Herbie Hancock ( )River: The Joni Letters
Verve ( )
The Grammy voters have long had a love affair with the music of Joni Mitchell. Her work has been responsible for at least 14 Grammy awards prior to this year. Herbie Hancock’s River the Joni Letters was nominated for Album of the Year. Therefore, it was interesting to see how these voters would consider this jazz giant’s take on Mitchell’s music. Eight of the ten songs on the CD are Joni Mitchell compositions and Hancock threw in an Ellington composition and one from his pal Wayne Shorter for good measure. The assembled cast for this project is pretty much a dream line-up. Hancock on piano, Shorter on saxes, Dave Holland on bass, Vinnie Colaiuta, drums and relative newcomer Lionel Loueke on guitar. The playing is superb throughout. Loueke’s guitar comes through beautifully on “River”; the rhythm section, with Colaiuta’s light touch with the brushes and Holland’s wonderful timing is exquisite everywhere. The combination of Shorter and Hancock, which can at times go awry in live performance, is brilliant on this CD. The cast of vocalists are Norah Jones, Tina Turner, Mitchell, Corinne Bailey Rae, Luciana Souza and fittingly, Leonard Cohen was chosen for a spoken word version of “The Jungle Line.” Hancock does not let us forget that Mitchell is a great poet. While the vocals are all inspired, I found the highlight to be Luciana Souza’s laid back delivery on “Amelia” to be very effective and Joni Mitchell, well--is Joni Mitchell, on “Tea Leaf Prophecy.”
Hancock’s dark opening piano notes on “Court and Spark” signalled that this is not just going to be another pedestrian attempt at covering Joni Mitchell’s beloved tunes. Yet the arrangement gets back to the spirit of Joni’s composition and Norah Jones, who I usually find beautifully bland, put some heart into this song. Topped off with Wayne Shorter’s sax and I indeed, was sold on the album right away. Apparently so were the Grammy voters as River the Joni Letters won the Album of the Year Grammy—the big one—for Herbie Hancock.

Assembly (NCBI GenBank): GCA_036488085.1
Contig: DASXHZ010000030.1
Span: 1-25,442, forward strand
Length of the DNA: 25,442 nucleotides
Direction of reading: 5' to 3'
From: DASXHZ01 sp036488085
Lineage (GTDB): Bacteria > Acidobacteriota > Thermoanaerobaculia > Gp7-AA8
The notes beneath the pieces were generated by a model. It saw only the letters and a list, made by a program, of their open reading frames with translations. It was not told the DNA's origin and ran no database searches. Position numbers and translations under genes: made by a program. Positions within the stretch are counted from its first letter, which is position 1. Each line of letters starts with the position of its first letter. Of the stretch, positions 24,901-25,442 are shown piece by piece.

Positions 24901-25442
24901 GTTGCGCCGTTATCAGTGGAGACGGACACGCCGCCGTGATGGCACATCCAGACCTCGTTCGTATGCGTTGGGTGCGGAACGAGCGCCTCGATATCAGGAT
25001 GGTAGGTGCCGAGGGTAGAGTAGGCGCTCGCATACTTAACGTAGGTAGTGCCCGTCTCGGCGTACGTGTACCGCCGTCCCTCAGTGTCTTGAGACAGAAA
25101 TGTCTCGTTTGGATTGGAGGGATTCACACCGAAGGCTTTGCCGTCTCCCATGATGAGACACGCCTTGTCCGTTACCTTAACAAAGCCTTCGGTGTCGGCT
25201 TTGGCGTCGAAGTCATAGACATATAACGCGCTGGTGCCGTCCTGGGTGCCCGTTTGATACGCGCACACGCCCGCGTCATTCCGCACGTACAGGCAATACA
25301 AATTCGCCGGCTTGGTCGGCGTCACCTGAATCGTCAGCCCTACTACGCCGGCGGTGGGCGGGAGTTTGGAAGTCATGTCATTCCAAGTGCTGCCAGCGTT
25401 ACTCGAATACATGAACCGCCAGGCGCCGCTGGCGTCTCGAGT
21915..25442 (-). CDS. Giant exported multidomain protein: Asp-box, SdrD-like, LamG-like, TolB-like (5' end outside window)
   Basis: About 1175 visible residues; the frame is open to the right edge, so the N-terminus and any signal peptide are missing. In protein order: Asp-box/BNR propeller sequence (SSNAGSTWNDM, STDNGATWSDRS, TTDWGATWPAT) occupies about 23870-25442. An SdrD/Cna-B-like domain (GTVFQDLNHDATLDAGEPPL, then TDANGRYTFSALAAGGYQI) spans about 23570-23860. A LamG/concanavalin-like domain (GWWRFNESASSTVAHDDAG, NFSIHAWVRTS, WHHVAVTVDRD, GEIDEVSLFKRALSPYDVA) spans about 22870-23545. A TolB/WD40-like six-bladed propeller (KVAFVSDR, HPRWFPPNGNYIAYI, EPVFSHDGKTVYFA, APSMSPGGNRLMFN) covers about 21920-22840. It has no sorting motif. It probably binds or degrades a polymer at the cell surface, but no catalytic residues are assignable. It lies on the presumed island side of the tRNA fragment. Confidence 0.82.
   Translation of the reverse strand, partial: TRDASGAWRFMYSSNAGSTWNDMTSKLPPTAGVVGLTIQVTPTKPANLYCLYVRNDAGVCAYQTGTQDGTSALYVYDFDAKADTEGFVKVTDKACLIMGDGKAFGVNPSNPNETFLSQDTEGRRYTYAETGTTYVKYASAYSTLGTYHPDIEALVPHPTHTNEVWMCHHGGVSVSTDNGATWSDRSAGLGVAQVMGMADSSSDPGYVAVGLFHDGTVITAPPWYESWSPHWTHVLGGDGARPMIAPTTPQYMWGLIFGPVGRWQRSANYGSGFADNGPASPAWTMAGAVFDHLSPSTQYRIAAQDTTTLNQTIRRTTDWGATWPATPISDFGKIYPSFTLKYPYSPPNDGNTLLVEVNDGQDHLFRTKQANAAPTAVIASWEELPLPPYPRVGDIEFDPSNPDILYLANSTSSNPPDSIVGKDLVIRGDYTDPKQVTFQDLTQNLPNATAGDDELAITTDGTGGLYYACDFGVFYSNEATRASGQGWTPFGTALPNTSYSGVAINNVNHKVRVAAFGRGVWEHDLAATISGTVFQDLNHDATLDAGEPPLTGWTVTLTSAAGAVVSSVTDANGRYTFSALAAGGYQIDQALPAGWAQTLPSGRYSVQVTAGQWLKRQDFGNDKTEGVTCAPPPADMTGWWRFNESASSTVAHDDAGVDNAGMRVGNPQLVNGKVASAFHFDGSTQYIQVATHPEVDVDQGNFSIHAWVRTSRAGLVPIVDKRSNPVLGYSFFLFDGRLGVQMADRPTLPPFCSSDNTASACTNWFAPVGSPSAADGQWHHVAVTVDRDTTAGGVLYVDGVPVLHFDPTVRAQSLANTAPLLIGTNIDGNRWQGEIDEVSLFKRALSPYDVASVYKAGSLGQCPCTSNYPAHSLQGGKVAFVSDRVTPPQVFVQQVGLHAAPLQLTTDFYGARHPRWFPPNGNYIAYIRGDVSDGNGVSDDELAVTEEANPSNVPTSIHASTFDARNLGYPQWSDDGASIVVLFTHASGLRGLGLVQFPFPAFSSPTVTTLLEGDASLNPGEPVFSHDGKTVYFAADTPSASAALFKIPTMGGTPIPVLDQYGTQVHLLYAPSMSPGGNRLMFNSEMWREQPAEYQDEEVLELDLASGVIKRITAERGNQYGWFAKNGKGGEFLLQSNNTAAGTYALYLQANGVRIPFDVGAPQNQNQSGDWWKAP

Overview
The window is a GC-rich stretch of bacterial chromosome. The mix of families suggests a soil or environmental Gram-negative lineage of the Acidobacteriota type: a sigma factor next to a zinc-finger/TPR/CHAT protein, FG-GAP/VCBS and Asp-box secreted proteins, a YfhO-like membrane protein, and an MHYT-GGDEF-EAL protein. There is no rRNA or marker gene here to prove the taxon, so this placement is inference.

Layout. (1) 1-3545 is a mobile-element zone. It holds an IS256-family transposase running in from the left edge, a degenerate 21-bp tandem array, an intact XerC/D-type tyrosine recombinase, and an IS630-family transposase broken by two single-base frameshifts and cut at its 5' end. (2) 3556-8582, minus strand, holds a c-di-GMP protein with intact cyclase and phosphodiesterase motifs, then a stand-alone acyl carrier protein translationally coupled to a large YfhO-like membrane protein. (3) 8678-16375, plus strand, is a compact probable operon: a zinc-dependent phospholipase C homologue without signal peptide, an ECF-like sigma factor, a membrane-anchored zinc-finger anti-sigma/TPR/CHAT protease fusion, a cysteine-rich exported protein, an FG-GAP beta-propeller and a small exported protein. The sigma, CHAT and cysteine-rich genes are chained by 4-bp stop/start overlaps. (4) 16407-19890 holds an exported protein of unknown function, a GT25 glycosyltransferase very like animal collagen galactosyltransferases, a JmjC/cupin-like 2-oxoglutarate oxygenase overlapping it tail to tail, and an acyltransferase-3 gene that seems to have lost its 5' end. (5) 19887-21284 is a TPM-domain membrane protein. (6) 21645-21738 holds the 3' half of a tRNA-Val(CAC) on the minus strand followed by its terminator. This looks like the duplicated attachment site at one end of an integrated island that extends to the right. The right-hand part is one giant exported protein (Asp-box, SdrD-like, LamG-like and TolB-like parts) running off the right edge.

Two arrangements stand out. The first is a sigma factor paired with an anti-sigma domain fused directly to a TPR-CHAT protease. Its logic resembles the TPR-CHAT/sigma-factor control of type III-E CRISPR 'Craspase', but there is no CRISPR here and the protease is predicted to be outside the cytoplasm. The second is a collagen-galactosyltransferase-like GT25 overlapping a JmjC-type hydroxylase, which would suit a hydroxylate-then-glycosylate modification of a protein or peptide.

Choosing songs for a Joni Mitchell project must be daunting. Which songs do you pick? Hancock has wisely chosen a mix of Mitchell’s popular songs such as “Court and Spark” and “Both Sides Now,” along with some of her more obscure works. Joni Mitchell has long straddled the folk and jazz worlds. If you go back to her Mingus album in 1979 you can see that she has had a long standing relationship with jazz and the musicians in that world. Charlie Mingus left her with a bit of a bitter taste, as she was once quoted as saying that he used her to get a bigger funeral, yet she has continued to record jazz from time to time. Happily the jazz world has embraced her music, too and hopefully Herbie Hancock’s “River the Joni Letters” will get a new generation digging into her wonderful musical legacy. Who knows they just might begin to appreciate jazz, too!
By Jim Dupuis
Jul 1, 2008